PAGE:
Miami’s office market has had consistently healthy demand for several years, based on strong economic growth and foreign investment. However, the development pipeline is beginning to catch up, which has resulted in an increase in the vacancy rate. More than 2.8 million square feet came online year-to-date, and another 776,000 square feet is expected to come online by year-end. New product added to the market contributed to a slight uptick in vacancy, which rose 150 basis points to 13.1 percent as of July.
One segment of the market that has been gaining traction is coworking, which has drawn in new tenants and in some cases helped companies to downsize in an effort to use space more efficiently. As of the beginning of the year, Miami dedicated a higher percentage of its office space to coworking than any other metro in the U.S. Some 2.7 percent of the metro’s total inventory was taken up by 59 coworking providers.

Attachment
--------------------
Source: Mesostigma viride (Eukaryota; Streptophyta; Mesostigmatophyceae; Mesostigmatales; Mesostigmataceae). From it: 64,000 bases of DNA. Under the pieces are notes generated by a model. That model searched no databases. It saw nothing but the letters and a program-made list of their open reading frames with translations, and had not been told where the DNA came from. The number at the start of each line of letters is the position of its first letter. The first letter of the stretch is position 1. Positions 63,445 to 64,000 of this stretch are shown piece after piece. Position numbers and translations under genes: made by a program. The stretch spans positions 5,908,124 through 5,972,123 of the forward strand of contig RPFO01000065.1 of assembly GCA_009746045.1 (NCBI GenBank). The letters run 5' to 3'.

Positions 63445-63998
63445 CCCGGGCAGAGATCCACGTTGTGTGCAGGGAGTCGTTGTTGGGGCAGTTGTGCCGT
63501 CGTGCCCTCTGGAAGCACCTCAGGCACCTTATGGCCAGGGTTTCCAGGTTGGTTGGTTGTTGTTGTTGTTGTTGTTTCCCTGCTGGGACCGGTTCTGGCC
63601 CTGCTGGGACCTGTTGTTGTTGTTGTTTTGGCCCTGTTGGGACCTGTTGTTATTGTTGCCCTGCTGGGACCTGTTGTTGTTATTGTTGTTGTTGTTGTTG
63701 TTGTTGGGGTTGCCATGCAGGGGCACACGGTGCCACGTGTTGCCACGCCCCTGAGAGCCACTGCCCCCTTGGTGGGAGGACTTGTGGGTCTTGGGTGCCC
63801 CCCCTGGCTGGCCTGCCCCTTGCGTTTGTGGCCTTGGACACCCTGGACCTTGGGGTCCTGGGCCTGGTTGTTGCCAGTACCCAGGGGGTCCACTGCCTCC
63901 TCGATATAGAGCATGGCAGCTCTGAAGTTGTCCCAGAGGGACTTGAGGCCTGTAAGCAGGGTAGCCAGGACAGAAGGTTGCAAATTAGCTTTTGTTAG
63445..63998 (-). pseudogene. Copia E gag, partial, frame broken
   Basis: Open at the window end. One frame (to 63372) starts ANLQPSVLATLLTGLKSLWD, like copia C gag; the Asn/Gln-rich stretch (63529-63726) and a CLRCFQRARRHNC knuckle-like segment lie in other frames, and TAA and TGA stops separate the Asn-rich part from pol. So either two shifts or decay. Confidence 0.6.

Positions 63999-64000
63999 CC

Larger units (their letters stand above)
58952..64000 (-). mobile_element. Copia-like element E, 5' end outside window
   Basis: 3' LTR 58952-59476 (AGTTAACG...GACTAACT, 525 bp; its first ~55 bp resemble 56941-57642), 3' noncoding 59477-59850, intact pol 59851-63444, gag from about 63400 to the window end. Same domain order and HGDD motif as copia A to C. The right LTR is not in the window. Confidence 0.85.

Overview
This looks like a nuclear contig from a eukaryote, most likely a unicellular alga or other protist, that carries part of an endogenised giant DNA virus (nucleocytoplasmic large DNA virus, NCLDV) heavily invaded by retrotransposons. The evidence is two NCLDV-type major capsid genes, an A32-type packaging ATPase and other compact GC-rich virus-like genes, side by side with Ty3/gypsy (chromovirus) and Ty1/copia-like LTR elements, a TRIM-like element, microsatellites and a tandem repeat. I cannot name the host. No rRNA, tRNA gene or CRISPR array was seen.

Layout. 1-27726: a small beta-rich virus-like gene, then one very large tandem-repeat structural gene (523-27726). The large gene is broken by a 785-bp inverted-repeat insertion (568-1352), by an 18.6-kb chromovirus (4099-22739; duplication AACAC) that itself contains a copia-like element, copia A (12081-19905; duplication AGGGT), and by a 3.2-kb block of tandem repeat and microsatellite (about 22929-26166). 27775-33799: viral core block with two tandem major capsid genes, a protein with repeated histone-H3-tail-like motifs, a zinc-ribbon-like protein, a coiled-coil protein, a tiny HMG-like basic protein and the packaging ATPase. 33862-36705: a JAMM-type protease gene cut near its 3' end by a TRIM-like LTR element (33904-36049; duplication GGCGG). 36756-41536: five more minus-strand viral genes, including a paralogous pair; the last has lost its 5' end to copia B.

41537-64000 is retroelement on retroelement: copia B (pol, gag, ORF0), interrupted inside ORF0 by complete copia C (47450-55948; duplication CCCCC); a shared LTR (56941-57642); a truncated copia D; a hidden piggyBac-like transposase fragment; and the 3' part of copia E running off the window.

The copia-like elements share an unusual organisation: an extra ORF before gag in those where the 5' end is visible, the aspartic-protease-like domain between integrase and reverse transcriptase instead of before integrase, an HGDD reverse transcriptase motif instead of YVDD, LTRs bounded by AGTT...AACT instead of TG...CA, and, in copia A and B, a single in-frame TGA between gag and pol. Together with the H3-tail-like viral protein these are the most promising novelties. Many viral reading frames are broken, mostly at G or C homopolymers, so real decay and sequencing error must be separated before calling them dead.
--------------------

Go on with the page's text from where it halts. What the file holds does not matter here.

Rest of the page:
Miami’s economy reached a balancing point after several years of expansion, causing a slowdown in employment growth. Some 16,900 new jobs were added in the metro in the 12 months ending in June. However, the office-using sector—the professional and business services, financial activities and information sectors—lost a combined 1,400 jobs during the same interval.
Transaction volume totaled $471 million year-to-date. The Central Business District (CBD) led the way in sales volume, with more than 971,000 square feet sold for a combined $377 million.